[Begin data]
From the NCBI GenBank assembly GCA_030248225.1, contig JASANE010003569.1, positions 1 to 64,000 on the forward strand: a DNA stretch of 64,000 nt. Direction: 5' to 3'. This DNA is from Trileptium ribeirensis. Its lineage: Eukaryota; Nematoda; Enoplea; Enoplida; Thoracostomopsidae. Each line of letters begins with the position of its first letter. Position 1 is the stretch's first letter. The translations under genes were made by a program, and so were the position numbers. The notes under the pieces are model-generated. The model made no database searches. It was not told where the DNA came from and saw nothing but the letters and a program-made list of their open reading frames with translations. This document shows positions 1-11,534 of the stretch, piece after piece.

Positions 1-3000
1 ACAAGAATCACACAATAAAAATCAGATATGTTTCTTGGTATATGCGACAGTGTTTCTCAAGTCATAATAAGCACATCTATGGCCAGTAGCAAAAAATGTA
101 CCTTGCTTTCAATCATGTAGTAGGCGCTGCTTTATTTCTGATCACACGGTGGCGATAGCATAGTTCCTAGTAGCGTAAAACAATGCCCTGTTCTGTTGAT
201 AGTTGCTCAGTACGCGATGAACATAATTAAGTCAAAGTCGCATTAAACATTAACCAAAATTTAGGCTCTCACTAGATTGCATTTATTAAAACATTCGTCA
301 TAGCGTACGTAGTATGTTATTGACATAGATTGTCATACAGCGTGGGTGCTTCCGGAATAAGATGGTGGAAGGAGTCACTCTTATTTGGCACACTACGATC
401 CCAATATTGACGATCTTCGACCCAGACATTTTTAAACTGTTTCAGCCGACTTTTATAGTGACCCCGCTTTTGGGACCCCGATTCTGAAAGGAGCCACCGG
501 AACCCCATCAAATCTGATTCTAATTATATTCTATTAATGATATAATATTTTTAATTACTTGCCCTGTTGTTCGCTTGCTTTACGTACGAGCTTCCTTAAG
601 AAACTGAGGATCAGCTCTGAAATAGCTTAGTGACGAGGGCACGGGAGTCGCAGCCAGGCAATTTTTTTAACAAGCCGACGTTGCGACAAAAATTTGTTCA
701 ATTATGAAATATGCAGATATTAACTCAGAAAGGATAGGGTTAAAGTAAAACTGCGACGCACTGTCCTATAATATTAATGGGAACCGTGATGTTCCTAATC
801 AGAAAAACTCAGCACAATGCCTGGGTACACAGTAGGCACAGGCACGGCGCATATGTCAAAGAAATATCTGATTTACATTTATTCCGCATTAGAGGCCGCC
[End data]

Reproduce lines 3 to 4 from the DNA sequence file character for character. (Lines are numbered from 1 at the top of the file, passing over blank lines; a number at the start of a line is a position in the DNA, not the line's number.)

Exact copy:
1 ACAAGAATCACACAATAAAAATCAGATATGTTTCTTGGTATATGCGACAGTGTTTCTCAAGTCATAATAAGCACATCTATGGCCAGTAGCAAAAAATGTA
101 CCTTGCTTTCAATCATGTAGTAGGCGCTGCTTTATTTCTGATCACACGGTGGCGATAGCATAGTTCCTAGTAGCGTAAAACAATGCCCTGTTCTGTTGAT